“The long sunsetting of the COVID pandemic is continuing to have an influence and an impact on global events,” added GMR’s Lippard, who, along with other marketers interviewed, highlighted the uncertainty of what the Russia-Ukraine war will look like in seven months. “It really becomes a Rubik's cube of decisions and outcomes.”
CJ Bangah, principal at PwC U.S. and one of the global consulting firm’s advertising leaders, cited some consumers’ concerns about booking international travel with the possibility of more coronavirus variants emerging in the future. Multiple executives argued that since Qatar isn’t a major commercial market for numerous FIFA sponsors, brand executives may redirect some of their traditional activation and marketing budgets for the host city toward different areas, such as nearby countries like Saudi Arabia and United Arab Emirates. Corporate hospitality and entertaining clients is another major variable, some said, especially with this year’s World Cup now in the calendar’s fourth quarter.
In spite of the controversies and the date change, fan interest and ticket demand for the cup hasn’t waned. In the first 24 hours of the initial sales cycle, more than 1.2 million tickets were requested, including over 140,000 tickets for the Dec. 18 World Cup final. Fans requested 17 million tickets over the course of the first sales period, a 20-day window that concluded in February.
Will companies speak out on Qatar’s state policies?
Jamie Baxter, partnership director at SPI Marketing, a New York-based gay marketing firm, argued the World Cup could “put brands in a public relations trap.” According to Baxter, today’s consumers have voiced their opinion and want brands to be vocal and lean into their culture and DNA. According to the Morning Consult survey, soccer fans’ support for brands speaking out on the various World Cup controversies varied:
Support for Brands Making Statements on World Cup Depends on the Controversy in Question
Instead of statements, some marketers said brands must first determine their company ethics and values before deciding why, how and when to act.
Reid, of the Authentique Agency, also asked corporations to question whether they have already supported “the full spectrum of human rights,” both domestically and globally. If not, he said, then companies must re-examine their corporate social justice and responsibility efforts to ensure they align with their marketing efforts.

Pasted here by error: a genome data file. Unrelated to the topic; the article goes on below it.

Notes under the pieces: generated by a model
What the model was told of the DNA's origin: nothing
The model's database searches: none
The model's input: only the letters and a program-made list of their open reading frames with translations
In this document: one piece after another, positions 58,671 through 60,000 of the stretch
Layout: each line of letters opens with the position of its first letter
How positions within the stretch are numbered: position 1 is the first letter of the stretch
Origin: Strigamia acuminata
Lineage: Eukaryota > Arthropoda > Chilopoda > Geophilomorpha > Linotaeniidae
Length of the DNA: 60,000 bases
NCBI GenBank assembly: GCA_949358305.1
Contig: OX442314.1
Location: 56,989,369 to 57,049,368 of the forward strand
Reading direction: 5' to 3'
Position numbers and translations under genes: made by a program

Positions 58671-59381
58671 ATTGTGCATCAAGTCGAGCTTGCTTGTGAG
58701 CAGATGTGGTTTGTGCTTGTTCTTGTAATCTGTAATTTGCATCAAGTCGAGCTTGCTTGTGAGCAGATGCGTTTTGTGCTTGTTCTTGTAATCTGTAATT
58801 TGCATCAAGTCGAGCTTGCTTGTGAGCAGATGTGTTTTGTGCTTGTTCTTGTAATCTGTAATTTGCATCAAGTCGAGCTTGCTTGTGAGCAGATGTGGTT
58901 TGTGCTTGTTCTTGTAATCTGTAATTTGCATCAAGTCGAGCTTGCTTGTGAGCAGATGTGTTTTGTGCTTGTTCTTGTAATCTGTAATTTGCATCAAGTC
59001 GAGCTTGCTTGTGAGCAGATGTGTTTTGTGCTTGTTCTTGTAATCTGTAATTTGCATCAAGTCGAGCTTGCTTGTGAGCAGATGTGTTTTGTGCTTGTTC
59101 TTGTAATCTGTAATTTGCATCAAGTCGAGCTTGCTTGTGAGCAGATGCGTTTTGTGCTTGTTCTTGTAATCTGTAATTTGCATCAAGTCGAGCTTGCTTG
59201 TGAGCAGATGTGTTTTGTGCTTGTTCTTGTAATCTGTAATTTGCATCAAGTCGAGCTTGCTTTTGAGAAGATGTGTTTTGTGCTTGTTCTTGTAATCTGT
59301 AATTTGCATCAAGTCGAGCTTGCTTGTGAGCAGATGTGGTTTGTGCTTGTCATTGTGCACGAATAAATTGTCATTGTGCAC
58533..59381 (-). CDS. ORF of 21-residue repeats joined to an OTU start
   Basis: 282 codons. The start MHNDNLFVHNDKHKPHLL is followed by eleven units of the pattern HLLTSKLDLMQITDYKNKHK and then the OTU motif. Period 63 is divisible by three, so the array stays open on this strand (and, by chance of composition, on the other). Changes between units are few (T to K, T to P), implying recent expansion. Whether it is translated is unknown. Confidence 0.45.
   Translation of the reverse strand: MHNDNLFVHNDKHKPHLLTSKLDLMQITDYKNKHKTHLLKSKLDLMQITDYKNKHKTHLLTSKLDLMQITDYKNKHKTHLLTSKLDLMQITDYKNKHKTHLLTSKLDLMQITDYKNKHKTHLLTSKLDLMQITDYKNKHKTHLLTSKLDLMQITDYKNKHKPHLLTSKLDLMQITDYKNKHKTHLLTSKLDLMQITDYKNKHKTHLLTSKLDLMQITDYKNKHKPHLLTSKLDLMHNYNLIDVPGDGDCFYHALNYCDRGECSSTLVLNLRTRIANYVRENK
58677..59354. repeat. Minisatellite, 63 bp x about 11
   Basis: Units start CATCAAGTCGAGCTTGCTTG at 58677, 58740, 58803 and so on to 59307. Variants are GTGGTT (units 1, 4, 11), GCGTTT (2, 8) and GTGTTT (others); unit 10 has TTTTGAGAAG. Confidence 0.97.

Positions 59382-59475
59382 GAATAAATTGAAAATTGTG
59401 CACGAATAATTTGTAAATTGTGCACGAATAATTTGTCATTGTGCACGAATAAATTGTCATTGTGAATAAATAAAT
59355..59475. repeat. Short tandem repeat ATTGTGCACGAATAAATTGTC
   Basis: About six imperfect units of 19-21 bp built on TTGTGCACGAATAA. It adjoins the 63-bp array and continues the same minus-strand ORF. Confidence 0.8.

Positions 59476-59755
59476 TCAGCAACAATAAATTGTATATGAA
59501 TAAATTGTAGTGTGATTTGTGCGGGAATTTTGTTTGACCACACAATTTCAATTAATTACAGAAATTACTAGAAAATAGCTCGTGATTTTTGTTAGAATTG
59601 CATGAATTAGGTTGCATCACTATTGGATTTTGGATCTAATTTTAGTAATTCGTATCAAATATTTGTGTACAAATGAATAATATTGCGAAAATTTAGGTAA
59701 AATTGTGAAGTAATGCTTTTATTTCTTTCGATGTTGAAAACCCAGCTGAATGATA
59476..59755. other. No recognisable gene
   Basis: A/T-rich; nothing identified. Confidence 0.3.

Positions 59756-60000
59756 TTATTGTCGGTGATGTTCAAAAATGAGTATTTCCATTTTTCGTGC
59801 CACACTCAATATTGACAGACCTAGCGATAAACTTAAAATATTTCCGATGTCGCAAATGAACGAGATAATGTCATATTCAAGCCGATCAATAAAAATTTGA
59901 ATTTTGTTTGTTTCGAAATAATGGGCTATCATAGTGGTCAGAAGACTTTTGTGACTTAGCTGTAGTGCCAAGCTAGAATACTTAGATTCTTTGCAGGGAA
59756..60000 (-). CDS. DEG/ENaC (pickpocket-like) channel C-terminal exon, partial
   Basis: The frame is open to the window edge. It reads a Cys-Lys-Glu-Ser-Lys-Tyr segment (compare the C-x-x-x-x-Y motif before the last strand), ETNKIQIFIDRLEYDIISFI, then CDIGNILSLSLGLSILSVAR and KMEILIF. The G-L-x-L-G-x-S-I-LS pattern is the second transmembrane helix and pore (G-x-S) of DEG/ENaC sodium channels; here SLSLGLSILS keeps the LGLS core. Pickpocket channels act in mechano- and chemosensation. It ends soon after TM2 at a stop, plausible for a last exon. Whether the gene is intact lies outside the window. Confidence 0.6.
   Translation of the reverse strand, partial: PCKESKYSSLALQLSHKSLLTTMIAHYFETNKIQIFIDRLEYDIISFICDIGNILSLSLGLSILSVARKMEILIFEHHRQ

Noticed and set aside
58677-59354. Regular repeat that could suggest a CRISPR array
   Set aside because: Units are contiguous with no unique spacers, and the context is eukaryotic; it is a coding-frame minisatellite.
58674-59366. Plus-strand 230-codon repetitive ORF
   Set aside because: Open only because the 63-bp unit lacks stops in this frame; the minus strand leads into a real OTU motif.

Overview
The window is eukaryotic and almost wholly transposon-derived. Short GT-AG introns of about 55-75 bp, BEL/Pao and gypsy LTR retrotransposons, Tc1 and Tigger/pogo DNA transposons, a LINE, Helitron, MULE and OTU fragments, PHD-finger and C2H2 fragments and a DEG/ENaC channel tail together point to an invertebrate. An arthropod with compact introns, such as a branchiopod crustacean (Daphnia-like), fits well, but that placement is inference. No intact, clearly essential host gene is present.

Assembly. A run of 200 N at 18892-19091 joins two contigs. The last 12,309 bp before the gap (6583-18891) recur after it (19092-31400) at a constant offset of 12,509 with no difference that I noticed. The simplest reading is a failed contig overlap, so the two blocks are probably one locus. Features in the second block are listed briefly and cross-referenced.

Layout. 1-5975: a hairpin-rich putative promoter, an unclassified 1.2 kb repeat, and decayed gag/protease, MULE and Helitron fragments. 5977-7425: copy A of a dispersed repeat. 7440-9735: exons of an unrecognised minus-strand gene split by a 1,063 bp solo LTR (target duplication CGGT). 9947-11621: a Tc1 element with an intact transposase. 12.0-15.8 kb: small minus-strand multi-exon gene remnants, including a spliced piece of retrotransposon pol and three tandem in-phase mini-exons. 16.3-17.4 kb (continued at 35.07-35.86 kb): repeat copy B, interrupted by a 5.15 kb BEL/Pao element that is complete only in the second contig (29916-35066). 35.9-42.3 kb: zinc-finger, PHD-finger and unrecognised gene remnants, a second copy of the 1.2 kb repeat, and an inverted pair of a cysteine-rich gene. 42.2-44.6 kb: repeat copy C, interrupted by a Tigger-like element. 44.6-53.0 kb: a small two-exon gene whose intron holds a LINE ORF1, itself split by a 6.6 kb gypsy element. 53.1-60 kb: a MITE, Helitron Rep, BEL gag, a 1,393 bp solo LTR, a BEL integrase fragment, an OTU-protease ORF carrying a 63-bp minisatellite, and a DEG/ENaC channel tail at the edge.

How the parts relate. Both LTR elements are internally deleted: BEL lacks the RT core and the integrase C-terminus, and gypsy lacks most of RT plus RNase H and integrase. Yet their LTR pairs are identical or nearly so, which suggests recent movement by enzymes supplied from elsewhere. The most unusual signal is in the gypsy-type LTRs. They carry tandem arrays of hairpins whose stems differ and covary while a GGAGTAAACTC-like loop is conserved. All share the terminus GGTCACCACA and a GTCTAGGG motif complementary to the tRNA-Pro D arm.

Baxter advised brands, should they choose to speak out during the World Cup, to begin a multifaceted and cross-platform marketing approach now that makes it easier to insert themselves into the conversation in November.
“Those brand marketers responsible for investing their dollars and deciding where to invest their messages have to do a 360-degree inspection of risk and opportunity,” said Bob Witeck, president of Washington, D.C.-based Witeck Communications, a company specializing in LGBTQ+ marketing. “This is a lot deeper than it used to be. These things cannot be a checklist.”
SPI Marketing executives hypothesized that based on Qatar’s smaller-market appeal, brands could be comfortable with more aggressive messaging around the event. (Some brands, by contrast, were hesitant to risk upsetting the all-important Chinese market during the 2022 Winter Olympics in Beijing.) Some suggested brands should even refrain from using the word “Qatar” in marketing and on social media because of the negative sentiment it could elicit.
PwC’s Bangah said that in instances where local preferences and behavior are “incongruent with a global audience,” like in Qatar, brands “may want to distance themselves from some of those elements and reinforce messages around the global relevance and inclusivity” of the World Cup.
People at SPI Marketing collectively said the bigger opportunity is for brands to demonstrate some support toward inclusivity and diversity via creative marketing. Ultimately, SPI CEO and founder Scott Seitz said, corporate America “doesn’t want to stick their neck out that much.”
Mark J. Burns is a senior data reporter at Morning Consult covering the business of sports. @markjburns88